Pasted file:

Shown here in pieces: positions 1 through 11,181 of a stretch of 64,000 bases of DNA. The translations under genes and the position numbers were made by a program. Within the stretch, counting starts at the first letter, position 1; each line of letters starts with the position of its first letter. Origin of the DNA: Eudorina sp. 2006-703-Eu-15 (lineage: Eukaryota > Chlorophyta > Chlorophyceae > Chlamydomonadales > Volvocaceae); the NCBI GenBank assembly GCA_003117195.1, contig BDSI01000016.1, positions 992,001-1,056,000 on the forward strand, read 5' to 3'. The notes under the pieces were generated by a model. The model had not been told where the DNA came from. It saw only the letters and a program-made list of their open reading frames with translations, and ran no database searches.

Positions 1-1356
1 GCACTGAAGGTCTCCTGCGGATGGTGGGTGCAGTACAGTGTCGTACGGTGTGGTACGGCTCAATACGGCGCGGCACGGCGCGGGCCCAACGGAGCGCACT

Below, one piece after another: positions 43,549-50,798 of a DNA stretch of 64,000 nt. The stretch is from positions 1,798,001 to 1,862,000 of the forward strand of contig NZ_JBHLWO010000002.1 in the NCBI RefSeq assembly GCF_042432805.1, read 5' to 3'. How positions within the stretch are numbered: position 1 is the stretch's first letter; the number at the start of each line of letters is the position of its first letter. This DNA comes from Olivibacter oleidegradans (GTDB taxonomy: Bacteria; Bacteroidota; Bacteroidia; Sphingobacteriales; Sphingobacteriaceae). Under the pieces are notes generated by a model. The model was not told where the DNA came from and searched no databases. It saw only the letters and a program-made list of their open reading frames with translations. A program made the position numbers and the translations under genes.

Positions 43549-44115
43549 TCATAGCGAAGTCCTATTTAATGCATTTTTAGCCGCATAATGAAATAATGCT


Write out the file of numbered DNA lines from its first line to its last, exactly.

Shown here in pieces: positions 1 through 11,181 of a stretch of 64,000 bases of DNA. The translations under genes and the position numbers were made by a program. Within the stretch, counting starts at the first letter, position 1; each line of letters starts with the position of its first letter. Origin of the DNA: Eudorina sp. 2006-703-Eu-15 (lineage: Eukaryota > Chlorophyta > Chlorophyceae > Chlamydomonadales > Volvocaceae); the NCBI GenBank assembly GCA_003117195.1, contig BDSI01000016.1, positions 992,001-1,056,000 on the forward strand, read 5' to 3'. The notes under the pieces were generated by a model. The model had not been told where the DNA came from. It saw only the letters and a program-made list of their open reading frames with translations, and ran no database searches.

Positions 1-1356
1 GCACTGAAGGTCTCCTGCGGATGGTGGGTGCAGTACAGTGTCGTACGGTGTGGTACGGCTCAATACGGCGCGGCACGGCGCGGGCCCAACGGAGCGCACT

Below, one piece after another: positions 43,549-50,798 of a DNA stretch of 64,000 nt. The stretch is from positions 1,798,001 to 1,862,000 of the forward strand of contig NZ_JBHLWO010000002.1 in the NCBI RefSeq assembly GCF_042432805.1, read 5' to 3'. How positions within the stretch are numbered: position 1 is the stretch's first letter; the number at the start of each line of letters is the position of its first letter. This DNA comes from Olivibacter oleidegradans (GTDB taxonomy: Bacteria; Bacteroidota; Bacteroidia; Sphingobacteriales; Sphingobacteriaceae). Under the pieces are notes generated by a model. The model was not told where the DNA came from and searched no databases. It saw only the letters and a program-made list of their open reading frames with translations. A program made the position numbers and the translations under genes.

Positions 43549-44115
43549 TCATAGCGAAGTCCTATTTAATGCATTTTTAGCCGCATAATGAAATAATGCT